Did last year's death of DayJet - the Florida start-up that was going to tempt America's suit and briefcase brigade from airlines and automobiles into frequent, accessible and reasonably-priced Eclipse 500s - end the air taxi revolution in North America?
The spectacular failure of a business that planned by now to have hundreds of very light jets criss-crossing the south-east of the USA - filled with contented corporate travellers - seemed to prove what cynics had been saying for years: that imposing a pay-per-seat, low-cost airline model on the business aviation charter market - based on branding, sound business disciplines and economies of scale - was a pipedream of deluded entrepreneurs.
Many would argue that the nascent sector was in trouble long before the credit markets and eventually the world economy went into tailspin in 2008. Eclipse Aviation's struggle to get its VLJ certificated pushed back the plans of the early adopters who had based their business models on the low-cost twinjet.
© linear Air
Some air taxi pioneers made seemingly schoolboy errors, failing to ensure that their aircraft were equipped to fly in harsh Mid-Western winters. Others appeared to be in an endless process of being just one signature away from major investment, with the credit crisis of 2008-9 finally dashing any remaining hopes.
The radical idea of the VLJ being disruptive technology - Eclipse founder Vern Raburn's vision that lowering the cost of owning a jet would rewrite the rulebook of general aviation - collapsed along with Eclipse itself.
But the air taxi dream survives in North America, thanks to a group of dogged entrepreneurs. They may no longer believe they can change the world overnight. But with aircraft including single-prop Cirrus Aircraft SR22s, Embraer Phenom VLJs and a handful of the Eclipse 500s that made it to market, they still think they can bring down the costs of operating business aircraft and open the world of private charter to a much wider constituency.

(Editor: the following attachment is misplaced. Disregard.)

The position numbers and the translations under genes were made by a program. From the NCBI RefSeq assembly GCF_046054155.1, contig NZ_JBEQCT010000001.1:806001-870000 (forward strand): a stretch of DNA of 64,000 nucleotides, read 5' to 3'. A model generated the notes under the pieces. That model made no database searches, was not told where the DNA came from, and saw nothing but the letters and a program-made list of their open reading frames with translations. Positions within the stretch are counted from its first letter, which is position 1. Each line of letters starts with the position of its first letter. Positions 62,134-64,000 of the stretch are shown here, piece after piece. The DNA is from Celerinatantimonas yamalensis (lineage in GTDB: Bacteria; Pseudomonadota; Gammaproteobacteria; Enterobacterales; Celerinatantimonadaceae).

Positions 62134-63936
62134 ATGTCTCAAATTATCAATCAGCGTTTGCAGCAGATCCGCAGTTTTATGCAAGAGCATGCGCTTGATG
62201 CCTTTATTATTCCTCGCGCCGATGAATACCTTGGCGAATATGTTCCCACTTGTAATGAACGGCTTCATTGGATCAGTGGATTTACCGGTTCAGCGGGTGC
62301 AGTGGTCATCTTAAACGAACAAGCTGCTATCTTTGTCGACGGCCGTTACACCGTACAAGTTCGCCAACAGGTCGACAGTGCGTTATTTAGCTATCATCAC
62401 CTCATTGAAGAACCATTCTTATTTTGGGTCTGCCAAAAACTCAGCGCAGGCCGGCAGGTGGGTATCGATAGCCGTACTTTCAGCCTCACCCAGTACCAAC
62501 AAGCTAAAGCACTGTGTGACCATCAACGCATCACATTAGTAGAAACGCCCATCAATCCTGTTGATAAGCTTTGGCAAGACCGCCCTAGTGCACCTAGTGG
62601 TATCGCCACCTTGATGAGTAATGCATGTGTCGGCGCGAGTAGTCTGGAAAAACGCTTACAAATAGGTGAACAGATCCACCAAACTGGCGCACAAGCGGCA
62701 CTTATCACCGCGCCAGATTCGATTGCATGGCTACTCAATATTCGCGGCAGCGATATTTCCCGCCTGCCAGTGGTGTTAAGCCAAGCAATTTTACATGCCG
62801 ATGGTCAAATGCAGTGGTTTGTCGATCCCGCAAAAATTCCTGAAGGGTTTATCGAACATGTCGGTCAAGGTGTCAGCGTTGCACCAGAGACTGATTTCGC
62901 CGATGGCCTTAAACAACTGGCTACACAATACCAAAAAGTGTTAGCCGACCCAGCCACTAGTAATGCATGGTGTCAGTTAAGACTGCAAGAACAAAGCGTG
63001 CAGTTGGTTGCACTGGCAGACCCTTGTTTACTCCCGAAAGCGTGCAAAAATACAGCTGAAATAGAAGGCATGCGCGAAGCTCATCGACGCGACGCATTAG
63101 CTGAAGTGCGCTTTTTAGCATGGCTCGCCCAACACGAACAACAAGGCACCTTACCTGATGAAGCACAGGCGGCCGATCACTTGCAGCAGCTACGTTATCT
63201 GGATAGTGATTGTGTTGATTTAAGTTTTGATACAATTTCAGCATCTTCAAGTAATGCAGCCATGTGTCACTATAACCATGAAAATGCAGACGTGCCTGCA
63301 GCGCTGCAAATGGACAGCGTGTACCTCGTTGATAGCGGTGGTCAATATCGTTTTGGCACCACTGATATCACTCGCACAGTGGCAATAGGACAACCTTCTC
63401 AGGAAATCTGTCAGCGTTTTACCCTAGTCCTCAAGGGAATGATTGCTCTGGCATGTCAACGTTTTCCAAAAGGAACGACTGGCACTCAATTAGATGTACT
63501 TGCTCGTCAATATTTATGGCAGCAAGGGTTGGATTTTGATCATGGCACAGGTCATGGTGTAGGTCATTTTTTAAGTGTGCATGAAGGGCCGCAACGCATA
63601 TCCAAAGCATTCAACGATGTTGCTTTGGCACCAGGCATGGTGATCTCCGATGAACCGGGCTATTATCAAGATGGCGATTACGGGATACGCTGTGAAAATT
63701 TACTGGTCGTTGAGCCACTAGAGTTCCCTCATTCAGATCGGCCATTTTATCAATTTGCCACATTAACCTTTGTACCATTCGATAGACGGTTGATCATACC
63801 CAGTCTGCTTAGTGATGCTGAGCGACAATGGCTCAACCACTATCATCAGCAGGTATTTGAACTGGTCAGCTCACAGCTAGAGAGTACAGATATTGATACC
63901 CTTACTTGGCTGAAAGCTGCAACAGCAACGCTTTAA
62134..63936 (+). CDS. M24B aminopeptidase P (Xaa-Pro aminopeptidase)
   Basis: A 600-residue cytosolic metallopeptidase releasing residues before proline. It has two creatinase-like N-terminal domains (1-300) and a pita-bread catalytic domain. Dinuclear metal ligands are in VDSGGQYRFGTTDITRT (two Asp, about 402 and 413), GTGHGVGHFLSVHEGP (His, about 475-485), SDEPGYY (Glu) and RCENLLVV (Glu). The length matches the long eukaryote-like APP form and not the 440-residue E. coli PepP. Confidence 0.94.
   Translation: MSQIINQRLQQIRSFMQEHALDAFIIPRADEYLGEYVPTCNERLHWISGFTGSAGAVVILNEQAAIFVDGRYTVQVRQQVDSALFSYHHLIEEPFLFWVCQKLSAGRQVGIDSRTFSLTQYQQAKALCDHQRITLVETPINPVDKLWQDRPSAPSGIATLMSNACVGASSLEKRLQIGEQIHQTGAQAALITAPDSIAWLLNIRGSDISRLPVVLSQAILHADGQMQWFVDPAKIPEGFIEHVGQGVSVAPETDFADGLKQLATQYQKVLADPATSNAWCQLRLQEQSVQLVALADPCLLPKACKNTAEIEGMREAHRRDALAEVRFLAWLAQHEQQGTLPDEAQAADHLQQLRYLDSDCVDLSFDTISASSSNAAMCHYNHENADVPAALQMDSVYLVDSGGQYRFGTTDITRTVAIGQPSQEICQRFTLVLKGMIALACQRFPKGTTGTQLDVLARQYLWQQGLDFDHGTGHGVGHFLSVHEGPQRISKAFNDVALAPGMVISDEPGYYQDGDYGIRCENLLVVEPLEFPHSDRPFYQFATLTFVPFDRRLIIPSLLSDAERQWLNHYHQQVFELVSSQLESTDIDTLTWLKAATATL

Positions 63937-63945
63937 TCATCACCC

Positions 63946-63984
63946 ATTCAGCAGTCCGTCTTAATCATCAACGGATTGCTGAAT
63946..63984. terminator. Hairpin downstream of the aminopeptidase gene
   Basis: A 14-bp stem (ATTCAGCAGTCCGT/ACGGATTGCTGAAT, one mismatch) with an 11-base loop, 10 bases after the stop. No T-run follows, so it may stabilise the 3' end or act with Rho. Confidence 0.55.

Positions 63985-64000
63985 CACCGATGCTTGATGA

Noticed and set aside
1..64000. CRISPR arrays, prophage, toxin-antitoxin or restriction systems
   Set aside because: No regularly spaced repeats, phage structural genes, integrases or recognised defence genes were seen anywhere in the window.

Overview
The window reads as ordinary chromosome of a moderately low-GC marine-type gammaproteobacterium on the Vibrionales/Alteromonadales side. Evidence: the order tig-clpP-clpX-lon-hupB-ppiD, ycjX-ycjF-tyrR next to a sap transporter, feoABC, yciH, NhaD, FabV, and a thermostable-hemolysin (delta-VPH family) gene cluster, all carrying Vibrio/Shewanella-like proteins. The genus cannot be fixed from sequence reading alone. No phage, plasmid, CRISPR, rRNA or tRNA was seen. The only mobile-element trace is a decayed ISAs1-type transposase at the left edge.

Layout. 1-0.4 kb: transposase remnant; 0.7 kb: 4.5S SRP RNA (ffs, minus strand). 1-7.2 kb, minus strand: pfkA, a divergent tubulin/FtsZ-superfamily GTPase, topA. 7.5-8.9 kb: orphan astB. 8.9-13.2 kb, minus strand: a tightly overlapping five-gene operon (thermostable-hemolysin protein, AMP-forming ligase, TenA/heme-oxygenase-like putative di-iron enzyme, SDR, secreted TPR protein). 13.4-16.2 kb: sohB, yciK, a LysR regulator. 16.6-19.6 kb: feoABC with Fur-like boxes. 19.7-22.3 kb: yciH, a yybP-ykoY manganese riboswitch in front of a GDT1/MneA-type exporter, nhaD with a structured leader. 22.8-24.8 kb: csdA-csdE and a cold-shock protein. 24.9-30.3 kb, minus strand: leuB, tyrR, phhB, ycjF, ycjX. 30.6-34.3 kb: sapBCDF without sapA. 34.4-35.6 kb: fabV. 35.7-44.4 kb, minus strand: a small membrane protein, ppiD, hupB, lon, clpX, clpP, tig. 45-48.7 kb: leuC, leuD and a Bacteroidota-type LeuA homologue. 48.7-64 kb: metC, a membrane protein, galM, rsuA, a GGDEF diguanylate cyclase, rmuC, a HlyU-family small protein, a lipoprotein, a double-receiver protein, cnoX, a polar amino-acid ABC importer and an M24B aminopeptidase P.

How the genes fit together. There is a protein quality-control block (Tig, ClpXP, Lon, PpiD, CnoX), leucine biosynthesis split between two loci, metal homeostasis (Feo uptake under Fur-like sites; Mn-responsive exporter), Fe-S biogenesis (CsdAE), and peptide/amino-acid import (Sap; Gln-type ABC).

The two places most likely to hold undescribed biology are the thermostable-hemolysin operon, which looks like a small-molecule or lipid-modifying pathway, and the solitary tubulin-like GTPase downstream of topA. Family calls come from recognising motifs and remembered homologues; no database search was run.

Joe Leader, chief executive of the Air Taxi Association - founded to represent these new carriers - insists air taxis are about the "democratisation" of air travel, bringing links to the rest of the country to communities that are bereft of a scheduled air service.
While only 330 cities are served by commercial airlines and that number is dropping every year, there are 5,000 airports small aircraft can access. "With an air taxi service, you can live in a town of 20,000 population and be able to fly to hundreds of cities around the USA," he says.
However, frustratingly, the biggest hurdle seems to be convincing the travelling business public of their usefulness. "The primary problem has been creating the demand. The number one thing I encounter is that business executives genuinely don't know air taxis and charter are an option and won't change the way they are booking their travel," says Leader.
According to Leader, there are about 30 companies in the USA operating what could be defined as an air taxi model. In his opinion, that means offering a price point broadly comparable with an airline's club class fare - around $1,500 per flight - and operating in a way designed to optimise the use of the aircraft, keeping it flying with passengers for as many hours as possible each day. However, that critical mass has been hard to attain; most of these 30 businesses are flying just one or two aircraft. Only about half a dozen enterprises have a fleet of between five and 25.